He sought it eagerly, and long ago

I gave my favour to your demon-foe,

And stayed his awful penance, that had hurled

Flames, death, and ruin o’er the subject world.

When that great warrior battles for his life,

0, who may conquer in the deadly strife,

Save one of Siva’s seed ? He is the light,

Eeigning supreme beyond the depths of night.

Nor I, nor Vishnu, his full power may share,

Lo, where he dwells in solitude and prayer !

Go, seek the Hermit in the grove alone,

And to the God be Uma’s beauty shown.

Perchance, the Mountain-child, with magnet’s force,

May turn the iron from its steadfast course,

Bride of the mighty God ; for only she

Can bear to Him as water bears to me.

Then from their love a mighty Child shall rise,

And lead to war the armies of the skies.

Freed by his hand, no more the heavenly maids
Shall twine their glittering hair in mournful braids.”

He spake, and vanished from their wondering sight ;
And they sped homeward to their world of light.

 

Indra goes to love-god:
But Indra, still on Brahma’s words intent,
To Kama’s dwelling-place his footsteps bent.
Swiftly he came : the yearning of his will
Made Indra’s lightning course more speedy still.
The Love-God, armed with flowers divinely sweet,
In lowly homage bowed before his feet.
Around his neck, where bright love-tokens clung,
Arched like a maiden’s brow, his bow was hung,
And blooming Spring, his constant follower, bore
The mango twig, his weapon famed of yore.

 

Kama replies:

Lay, Indra, lay thy threatening bolt aside :
My gentle darts shall tame the haughtiest pride,
And all that war with heaven and thee shall know
The magic influence of thy Kama’s bow ;

 

Kama and Rati speed to Shiva:

On came the Archer-God, and at his side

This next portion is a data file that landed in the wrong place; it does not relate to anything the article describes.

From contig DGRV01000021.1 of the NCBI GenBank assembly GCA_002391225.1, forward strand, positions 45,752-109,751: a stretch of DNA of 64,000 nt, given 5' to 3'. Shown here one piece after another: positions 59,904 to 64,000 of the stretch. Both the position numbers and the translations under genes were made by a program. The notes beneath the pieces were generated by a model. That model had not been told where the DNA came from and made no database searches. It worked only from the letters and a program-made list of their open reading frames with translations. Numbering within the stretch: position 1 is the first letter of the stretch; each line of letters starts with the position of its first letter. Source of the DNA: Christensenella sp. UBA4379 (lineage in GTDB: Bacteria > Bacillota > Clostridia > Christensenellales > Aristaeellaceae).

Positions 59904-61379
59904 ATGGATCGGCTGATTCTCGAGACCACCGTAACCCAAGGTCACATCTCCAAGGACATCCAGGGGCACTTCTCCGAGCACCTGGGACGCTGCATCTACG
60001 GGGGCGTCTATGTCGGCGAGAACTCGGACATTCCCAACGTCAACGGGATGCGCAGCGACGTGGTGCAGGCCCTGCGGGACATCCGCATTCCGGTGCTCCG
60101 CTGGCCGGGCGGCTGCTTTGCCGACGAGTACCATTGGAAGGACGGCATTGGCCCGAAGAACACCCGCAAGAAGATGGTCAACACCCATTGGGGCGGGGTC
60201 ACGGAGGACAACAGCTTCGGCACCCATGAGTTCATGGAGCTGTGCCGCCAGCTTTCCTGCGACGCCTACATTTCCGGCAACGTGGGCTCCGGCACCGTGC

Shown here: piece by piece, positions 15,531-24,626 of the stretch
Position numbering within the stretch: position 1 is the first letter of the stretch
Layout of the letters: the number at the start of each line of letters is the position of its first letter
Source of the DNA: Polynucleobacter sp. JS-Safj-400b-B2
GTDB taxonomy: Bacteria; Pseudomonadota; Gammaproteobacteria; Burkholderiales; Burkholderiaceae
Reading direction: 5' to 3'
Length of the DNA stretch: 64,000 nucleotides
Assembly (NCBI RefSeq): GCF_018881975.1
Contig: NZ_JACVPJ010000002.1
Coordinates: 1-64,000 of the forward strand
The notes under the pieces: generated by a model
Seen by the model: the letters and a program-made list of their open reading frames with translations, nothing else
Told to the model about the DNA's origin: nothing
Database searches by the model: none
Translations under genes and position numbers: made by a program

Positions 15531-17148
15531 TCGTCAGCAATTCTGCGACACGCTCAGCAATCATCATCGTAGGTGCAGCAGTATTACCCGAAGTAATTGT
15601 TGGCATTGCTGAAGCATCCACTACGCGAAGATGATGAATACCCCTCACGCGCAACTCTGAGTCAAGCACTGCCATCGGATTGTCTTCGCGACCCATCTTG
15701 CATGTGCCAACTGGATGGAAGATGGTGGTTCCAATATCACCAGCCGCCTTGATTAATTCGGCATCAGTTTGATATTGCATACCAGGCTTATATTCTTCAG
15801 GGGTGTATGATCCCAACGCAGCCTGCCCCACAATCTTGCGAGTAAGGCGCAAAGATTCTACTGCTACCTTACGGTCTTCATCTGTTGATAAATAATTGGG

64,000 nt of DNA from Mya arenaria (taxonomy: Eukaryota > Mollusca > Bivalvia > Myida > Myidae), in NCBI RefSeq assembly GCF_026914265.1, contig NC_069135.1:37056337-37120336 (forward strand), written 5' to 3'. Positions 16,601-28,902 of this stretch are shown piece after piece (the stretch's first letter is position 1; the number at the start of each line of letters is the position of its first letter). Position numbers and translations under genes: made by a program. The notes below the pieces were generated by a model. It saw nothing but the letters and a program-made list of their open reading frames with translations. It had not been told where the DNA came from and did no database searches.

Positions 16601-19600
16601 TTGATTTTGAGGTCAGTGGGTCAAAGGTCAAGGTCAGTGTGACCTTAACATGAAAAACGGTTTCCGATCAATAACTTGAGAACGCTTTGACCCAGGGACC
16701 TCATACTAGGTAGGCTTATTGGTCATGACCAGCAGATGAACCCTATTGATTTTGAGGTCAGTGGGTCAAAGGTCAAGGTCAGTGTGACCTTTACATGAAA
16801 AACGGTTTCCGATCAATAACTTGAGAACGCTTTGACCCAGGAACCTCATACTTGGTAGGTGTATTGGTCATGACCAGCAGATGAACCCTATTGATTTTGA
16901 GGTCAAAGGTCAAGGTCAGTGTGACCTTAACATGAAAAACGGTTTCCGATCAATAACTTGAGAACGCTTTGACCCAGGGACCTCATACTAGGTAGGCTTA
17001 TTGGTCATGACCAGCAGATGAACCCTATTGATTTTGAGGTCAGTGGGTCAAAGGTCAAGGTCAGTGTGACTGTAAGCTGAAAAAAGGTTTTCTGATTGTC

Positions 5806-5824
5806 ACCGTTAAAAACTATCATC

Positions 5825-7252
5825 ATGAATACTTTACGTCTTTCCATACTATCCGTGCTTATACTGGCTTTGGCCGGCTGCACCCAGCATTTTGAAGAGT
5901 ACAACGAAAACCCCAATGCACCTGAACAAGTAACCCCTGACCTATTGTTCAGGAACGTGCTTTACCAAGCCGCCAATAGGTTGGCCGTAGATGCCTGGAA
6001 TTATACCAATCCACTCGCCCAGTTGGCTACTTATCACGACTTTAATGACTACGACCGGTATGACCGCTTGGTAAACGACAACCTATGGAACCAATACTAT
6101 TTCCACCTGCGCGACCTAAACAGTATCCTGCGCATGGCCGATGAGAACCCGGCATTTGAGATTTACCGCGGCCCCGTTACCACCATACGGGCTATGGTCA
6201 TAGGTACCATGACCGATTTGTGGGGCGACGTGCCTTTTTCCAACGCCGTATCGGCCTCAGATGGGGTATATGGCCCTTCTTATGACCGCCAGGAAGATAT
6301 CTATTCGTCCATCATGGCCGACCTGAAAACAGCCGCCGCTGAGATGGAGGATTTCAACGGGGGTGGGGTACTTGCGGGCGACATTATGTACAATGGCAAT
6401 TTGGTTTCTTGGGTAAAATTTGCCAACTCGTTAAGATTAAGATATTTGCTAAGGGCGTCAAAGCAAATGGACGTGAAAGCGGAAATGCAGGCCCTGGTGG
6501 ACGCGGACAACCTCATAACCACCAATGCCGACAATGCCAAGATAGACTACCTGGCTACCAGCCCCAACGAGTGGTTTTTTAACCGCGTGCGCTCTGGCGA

The timid Rati, his own darling bride,

In his left hand a branch of gold he bore.
He touched his lip for silence : ” Peace ! be still !
Nor mar the quiet of this holy hill.”
He spake : no dweller of the forest stirred,
No wild bee murmured, hushed was every bird.
Still and unmoved, as in a picture stood
All life that breathed within the waving wood.

As some great monarch when he goes to war
Shuns the fierce aspect of a baleful star,
So Kama hid him from the Hermit’s eye,
And sought a path that led unnoticed by,
Where tangled flowers and clustering trailers spread
Their grateful canopy o’er Siva’s head.
Bent on his hardy enterprise, with awe
The Three-eyed Lord great Penitent he saw.

 

There sate the God beneath a pine-tree’s shade,

Where on a mound a tiger’s skin was laid.

Absorbed in holiest thought, erect and still,

The Hermit rested on the gentle hill.

His shoulders drooping down, each foot was bent

Beneath the body of the Penitent.

With open palms the hands were firmly pressed,

As though a lotus lay upon his breast.

A double rosary in each ear, behind

With wreathing serpents were his locks entwined.

His coat of hide shone blacker to the view

Against his neck of brightly beaming blue.

How wild the look, how terrible the frown

Of his dark eyebrows bending sternly down !

How fiercely glared his eyes’ unmoving blaze

Fixed in devotion’s meditating gaze !

Calm as a full cloud resting on a hill,

A waveless lake when every breeze is still,

Like a torch burning in a sheltered spot,

So still was He, unmoving, breathing not.

So full the stream of marvellous glory poured
From the bright forehead of that mighty Lord,
Pale seemed the crescent moon upon his head,
And slenderer than a slender lotus thread.
At all the body’s nine-fold gates of sense
He had barred in the pure Intelligence,

To ponder on the Soul which sages call
Eternal Spirit, highest, over all.

How sad was Kama at the awful sight,
How failed his courage in a swoon of fright !
As near and nearer to the God he came
Whom wildest thought could never hope to tame,
Unconsciously his hands, in fear and woe,
Dropped the sweet arrows and his flowery bow.